The medical field does face significant hurdles in addressing cultural competence in its ranks, but its failures have more to do with the disproportionately small number of minority doctors than with medical school curricula. Hoberman’s claim that only a confluence of wealth, power, and the emergence of a mythical leader can solve these problems ignores the work already being done to address long-standing racial disparities in health and medical education. Programs such as the Urban Health Program at the University of Illinois at Chicago and the Urban Health Primary Care Residency Program at Johns Hopkins recruit minority medical students and train physicians to give minority patients from underserved communities better access to routine preventative health care.

I work in the communications department at an academic medical center that has similar programs to address racial health care disparities. I’ve interviewed physicians and researchers about their work on the South Side of Chicago, and they care deeply about providing this traditionally neglected area with the same quality of medical care that is afforded to more affluent white communities in other parts of the city. They routinely work side by side with patients and community leaders in projects such as after-school programs at elementary schools to fight childhood obesity and primary care clinics that focus on preventative care for chronic conditions like diabetes.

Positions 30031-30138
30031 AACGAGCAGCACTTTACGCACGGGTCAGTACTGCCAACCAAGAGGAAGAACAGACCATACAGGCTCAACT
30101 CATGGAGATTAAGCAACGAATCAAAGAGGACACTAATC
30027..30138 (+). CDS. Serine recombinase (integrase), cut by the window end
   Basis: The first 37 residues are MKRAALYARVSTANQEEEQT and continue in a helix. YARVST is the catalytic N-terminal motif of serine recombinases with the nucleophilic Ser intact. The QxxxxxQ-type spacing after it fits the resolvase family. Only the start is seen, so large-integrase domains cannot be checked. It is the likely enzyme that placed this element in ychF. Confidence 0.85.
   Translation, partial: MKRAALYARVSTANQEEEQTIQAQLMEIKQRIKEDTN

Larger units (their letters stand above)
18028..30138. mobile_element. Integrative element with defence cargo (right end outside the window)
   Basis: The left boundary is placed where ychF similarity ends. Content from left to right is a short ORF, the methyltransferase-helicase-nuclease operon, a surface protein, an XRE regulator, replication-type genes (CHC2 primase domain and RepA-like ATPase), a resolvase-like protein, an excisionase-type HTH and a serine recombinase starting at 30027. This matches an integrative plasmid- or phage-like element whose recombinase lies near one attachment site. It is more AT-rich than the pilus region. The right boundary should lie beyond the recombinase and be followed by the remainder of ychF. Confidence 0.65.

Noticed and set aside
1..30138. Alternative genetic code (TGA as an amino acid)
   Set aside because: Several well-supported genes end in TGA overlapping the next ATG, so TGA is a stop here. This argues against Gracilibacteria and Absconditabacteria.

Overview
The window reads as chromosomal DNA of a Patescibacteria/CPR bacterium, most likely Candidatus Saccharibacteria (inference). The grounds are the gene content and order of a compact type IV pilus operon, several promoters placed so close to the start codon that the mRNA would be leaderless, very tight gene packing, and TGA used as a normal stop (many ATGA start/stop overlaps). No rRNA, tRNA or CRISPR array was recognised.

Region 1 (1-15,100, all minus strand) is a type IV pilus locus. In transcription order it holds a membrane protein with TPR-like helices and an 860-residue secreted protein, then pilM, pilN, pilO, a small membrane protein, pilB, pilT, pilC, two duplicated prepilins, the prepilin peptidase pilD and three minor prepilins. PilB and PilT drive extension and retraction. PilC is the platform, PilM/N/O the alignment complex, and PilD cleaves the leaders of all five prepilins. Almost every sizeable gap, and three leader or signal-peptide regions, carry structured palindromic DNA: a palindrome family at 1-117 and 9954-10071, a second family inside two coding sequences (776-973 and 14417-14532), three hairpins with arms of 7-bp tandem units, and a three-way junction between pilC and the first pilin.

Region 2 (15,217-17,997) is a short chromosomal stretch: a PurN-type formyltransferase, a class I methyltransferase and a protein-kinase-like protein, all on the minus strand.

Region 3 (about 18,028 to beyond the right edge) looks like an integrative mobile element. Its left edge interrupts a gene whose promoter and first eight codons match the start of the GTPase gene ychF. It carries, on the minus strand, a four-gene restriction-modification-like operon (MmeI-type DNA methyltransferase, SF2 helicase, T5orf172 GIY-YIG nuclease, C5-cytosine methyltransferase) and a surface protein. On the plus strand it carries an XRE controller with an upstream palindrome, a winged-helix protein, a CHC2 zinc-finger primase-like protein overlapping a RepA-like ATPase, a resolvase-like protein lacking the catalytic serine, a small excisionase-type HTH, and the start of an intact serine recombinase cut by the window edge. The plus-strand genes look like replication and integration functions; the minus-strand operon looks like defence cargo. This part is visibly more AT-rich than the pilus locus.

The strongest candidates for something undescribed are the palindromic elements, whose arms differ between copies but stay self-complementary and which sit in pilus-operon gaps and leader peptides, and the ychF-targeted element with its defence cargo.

To dismiss such efforts around the country as insufficient or ineffective suggests that Hoberman is more interested in casting blame from his position as an “outsider” than in giving a true assessment of the work being done to address the problems he so painstakingly documents. Still, Black and Blue is a valuable chronicle of the disturbing history of racism in US medicine. It should serve as a stark reminder of the depth of racial discrimination working against medical professionals trying to address health care disparities in this country.